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  • Writer's pictureMichael Laxer

WHO Negotiations for Pandemic Treaty Extended Due to Disagreements


WHO Flag - Leif Jørgensen, CC BY-SA 4.0 <https://creativecommons.org/licenses/by-sa/4.0>, via Wikimedia Commons


By Global News Service


Members of the World Health Organization (WHO) failed to reach an agreement on the text of the Pandemic Treaty during the recently concluded ninth round of negotiations of the Intergovernmental Negotiating Body (INB).


The Pandemic Treaty is a proposed international instrument on pandemic preparedness, prevention, and response, with a view towards the establishment of an intergovernmental process to draft and negotiate such a “new instrument”.


An additional round of negotiations is set to take place between April 29 and May 10, as both the WHO and its members make a final attempt to meet the original deadline for adopting the document during the World Health Assembly at the end of May.


Negotiations thus far have been marked by disagreement over provisions aimed at achieving a more equitable distribution of pandemic products and knowledge between countries. While countries from the Global South have insisted on integrating COVID-19 lessons into the new mechanism to promote global solidarity, high-income countries have refused to take a step away from their partnership with large pharmaceutical companies. They have resisted calls for suspension of intellectual property claims on essential products, including vaccines, and have insisted on provisions on pathogen sharing that put low-income countries at a disadvantage.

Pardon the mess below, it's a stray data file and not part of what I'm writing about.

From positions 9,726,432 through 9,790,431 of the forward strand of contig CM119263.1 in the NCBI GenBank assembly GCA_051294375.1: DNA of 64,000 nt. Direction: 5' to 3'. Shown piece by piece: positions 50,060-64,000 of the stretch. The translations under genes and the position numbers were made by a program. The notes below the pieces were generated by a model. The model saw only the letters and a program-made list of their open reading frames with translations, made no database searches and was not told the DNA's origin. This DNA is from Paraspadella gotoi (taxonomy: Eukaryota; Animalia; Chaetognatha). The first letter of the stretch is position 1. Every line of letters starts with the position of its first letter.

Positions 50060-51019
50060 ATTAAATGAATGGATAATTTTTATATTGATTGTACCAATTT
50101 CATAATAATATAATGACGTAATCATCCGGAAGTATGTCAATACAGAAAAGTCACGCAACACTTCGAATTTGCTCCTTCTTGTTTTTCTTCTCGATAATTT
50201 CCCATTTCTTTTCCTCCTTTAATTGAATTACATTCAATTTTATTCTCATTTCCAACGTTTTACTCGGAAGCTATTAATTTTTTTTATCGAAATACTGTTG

Disagreements among WHO members have led to numerous additions to the text that the INB Bureau presented for text-based negotiations. Consensus has become the focal point among the INB leadership.


Achieving consensus in this context could mean that the same Global North countries that typically dominate discussions will once again coerce others into compliance. This is true for discussions related to intellectual property as well as for those concerning the strengthening of health systems and the health workforce.


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